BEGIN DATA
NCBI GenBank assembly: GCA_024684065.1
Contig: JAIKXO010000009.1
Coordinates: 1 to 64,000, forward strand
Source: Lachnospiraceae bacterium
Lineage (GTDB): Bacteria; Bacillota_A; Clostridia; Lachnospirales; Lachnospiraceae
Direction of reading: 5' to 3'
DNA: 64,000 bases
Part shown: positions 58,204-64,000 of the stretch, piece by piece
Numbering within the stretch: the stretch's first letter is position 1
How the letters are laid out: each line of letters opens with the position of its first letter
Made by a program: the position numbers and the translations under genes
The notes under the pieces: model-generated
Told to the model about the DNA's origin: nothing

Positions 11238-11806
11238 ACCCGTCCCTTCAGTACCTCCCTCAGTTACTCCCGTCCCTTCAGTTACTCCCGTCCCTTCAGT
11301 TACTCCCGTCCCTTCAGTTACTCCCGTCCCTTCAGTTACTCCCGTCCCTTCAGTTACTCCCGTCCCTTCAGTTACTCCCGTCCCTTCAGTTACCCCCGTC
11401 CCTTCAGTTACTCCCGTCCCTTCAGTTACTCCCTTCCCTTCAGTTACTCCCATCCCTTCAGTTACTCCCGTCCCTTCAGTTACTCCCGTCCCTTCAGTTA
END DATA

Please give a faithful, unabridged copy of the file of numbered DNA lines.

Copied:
NCBI GenBank assembly: GCA_024684065.1
Contig: JAIKXO010000009.1
Coordinates: 1 to 64,000, forward strand
Source: Lachnospiraceae bacterium
Lineage (GTDB): Bacteria; Bacillota_A; Clostridia; Lachnospirales; Lachnospiraceae
Direction of reading: 5' to 3'
DNA: 64,000 bases
Part shown: positions 58,204-64,000 of the stretch, piece by piece
Numbering within the stretch: the stretch's first letter is position 1
How the letters are laid out: each line of letters opens with the position of its first letter
Made by a program: the position numbers and the translations under genes
The notes under the pieces: model-generated
Told to the model about the DNA's origin: nothing

Positions 11238-11806
11238 ACCCGTCCCTTCAGTACCTCCCTCAGTTACTCCCGTCCCTTCAGTTACTCCCGTCCCTTCAGT
11301 TACTCCCGTCCCTTCAGTTACTCCCGTCCCTTCAGTTACTCCCGTCCCTTCAGTTACTCCCGTCCCTTCAGTTACTCCCGTCCCTTCAGTTACCCCCGTC
11401 CCTTCAGTTACTCCCGTCCCTTCAGTTACTCCCTTCCCTTCAGTTACTCCCATCCCTTCAGTTACTCCCGTCCCTTCAGTTACTCCCGTCCCTTCAGTTA